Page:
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The Latest in the 2257 Case Explained in English by a Lawyer

by J.D. Obenberger from       NL-(Good site I highly recommend it)

April 16, 2012 Update – Third Circuit Reverses and Remands the Philadelphia Section 2257 Case

On April 16, 2012, a panel of three judges of the US Third Circuit Court of Appeals reversed the District Court’s orders dismissing the Free Speech Coalition’s case in Philadelphia, which challenges the constitutionality of Section 2257. There will be much more to say about this case.

Now the case goes back to the District Court in Philadelphia. There, FSC will be entitled to amend its complaint to reflect its legal theories and it will be entitled to take discovery, including depostitions, about the methodology and limited effectiveness of Section 2257, its over-reach, and about its invasion of personal privacy. Exciting things may happen.

DOJ may request re-hearing en banc, before all of the judges of the Third Circuit Court of Appeals in an effort to avoid this  development. In theory, either side may request rehearing en banc, because, with respect to some issues, the District Court was  affirmed.

The ruling is limited to First Amendment Free Speech and Fourth Amendment privacy issues. The Appeals Court will give FSC a chance to discover and demonstrate facts tending to show that the statutory/regulatory scheme is “substantially overbroad” and unconstitutional under Intermediate Tier Scrutiny, amend its Complaint, and discover and demonstrate facts tending to show that inspections of records, especially in the home office of some producers, violates their 4th Amendment privacy rights.

A quite interesting development was the Court’s determination that this scheme must necessarily apply to ALL explicit video production, not just to images made for the purposes of commerce or trade. You will recall that when the first three-judge panel of the Third Circuit, in the Connections Case, found the statute to be unconstitutional, they did so largely because it invaded the privacy of the home and and applied to the most intimate videos made by couples. DOJ then issued new Regulations and commentary in December 2008, with a preamble that said the scheme applied only to material intended for commerce or trade. Then, the en banc panel of all of the judges of the Third Circuit reversed and upheld the statute’s constitutionality. (Though they made no explicit mention of this preamble or the statement just cited.)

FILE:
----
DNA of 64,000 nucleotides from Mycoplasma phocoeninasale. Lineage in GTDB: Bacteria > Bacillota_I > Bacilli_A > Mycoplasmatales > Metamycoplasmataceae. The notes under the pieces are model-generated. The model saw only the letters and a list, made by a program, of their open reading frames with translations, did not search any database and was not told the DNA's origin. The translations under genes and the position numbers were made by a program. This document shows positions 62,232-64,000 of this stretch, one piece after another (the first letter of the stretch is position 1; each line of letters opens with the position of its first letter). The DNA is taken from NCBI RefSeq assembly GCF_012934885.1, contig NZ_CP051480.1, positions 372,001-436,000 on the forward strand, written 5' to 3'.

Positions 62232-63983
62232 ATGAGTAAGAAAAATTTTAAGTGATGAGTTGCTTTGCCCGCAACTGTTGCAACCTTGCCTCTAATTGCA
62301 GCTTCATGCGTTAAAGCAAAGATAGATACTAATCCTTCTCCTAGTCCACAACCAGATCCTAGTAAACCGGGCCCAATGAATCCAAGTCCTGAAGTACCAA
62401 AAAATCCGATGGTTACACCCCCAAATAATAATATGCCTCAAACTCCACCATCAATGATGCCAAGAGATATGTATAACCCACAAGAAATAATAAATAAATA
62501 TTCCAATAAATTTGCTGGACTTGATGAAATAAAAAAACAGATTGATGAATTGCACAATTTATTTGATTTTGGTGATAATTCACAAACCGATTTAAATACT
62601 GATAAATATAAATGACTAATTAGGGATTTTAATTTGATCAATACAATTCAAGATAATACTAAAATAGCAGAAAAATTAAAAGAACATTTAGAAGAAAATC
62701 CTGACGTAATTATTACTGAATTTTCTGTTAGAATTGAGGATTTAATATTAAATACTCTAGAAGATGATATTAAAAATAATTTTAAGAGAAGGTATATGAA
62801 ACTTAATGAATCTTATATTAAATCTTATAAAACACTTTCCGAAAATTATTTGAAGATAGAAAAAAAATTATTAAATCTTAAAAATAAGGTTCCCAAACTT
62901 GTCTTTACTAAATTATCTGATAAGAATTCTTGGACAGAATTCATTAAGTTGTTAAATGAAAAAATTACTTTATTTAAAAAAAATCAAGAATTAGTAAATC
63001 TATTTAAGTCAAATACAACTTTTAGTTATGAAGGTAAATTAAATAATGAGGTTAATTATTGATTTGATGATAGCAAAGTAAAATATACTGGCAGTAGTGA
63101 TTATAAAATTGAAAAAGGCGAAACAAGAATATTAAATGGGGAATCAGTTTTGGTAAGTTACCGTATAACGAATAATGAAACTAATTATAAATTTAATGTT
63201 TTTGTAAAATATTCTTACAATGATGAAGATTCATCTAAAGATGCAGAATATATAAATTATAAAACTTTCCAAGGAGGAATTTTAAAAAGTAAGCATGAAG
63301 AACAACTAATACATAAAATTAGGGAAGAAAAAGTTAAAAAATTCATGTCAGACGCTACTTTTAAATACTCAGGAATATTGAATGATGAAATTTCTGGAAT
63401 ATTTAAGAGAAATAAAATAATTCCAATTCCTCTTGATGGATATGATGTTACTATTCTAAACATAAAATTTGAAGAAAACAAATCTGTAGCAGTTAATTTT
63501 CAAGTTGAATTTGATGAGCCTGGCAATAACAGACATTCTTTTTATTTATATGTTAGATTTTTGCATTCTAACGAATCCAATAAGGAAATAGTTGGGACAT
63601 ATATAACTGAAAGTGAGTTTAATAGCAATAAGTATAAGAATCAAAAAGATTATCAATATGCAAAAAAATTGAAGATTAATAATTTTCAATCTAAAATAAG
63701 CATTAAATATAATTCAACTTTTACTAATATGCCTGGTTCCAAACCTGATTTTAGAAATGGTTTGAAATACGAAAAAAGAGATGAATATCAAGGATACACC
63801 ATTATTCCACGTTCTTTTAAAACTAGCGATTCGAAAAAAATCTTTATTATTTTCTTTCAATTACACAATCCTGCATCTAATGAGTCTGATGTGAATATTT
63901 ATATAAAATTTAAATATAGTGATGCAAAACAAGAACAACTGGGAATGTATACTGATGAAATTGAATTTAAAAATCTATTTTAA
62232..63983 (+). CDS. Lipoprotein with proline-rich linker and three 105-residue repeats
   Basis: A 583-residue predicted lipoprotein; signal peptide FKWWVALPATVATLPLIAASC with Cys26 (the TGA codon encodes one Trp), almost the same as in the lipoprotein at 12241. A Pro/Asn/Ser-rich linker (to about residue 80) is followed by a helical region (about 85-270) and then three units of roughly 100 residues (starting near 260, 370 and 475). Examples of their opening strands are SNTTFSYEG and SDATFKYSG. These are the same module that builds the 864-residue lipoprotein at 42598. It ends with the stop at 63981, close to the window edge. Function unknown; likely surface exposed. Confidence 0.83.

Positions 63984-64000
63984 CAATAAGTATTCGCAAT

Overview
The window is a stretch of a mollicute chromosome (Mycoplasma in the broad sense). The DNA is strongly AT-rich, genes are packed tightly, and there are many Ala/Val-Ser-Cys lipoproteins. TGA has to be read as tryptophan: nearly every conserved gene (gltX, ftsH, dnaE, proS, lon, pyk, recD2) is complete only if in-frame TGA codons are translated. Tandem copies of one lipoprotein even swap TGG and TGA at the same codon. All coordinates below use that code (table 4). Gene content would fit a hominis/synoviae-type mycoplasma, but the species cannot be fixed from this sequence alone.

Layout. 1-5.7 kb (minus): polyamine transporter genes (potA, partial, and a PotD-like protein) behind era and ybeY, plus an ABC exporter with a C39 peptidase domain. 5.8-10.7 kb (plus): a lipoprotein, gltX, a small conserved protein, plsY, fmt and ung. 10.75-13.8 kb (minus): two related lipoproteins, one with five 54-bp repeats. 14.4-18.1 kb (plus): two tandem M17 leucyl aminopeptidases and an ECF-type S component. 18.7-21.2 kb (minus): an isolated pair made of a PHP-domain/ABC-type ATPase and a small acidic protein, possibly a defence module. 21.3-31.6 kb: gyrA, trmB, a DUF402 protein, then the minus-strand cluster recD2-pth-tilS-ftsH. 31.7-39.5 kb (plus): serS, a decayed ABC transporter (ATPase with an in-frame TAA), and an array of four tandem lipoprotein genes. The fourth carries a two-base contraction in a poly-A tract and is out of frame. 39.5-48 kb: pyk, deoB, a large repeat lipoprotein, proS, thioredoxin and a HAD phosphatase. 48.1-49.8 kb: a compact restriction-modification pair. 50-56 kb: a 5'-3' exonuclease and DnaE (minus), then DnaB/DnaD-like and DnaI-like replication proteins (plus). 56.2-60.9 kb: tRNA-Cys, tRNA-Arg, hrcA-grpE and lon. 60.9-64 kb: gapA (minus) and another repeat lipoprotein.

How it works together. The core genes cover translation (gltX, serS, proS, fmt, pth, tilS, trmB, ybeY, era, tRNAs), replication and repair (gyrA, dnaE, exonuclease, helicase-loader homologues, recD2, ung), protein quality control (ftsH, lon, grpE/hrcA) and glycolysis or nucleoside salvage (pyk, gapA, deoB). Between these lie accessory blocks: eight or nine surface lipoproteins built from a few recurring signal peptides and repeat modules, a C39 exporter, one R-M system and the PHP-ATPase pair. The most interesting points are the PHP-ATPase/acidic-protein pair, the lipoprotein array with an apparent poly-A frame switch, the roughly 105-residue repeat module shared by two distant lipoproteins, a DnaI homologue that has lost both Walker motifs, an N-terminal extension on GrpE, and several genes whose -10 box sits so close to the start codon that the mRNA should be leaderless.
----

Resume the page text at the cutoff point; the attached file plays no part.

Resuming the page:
The en banc panel questioned whether making such a video was a widespread enough phenomenon to be constitutionally significant. Similarly, the trial judge in Philadelphia doubted that this was an important enough matter to base a decision upon. When the Philadelphia case went to oral argument, the DOJ advocate undermined the integrity of the preamble’s apparent language by casually noting that when the video left the private couple’s front door, at that point, it was subject to regulation. But this panel of the Third Circuit is simply not buying the disengenuously-shifting position of DOJ. It squarely holds that Section 2257 is intended to regulate ALL explicit productions, and that its constitutionality must be judged on that basis. This is quite encouraging.

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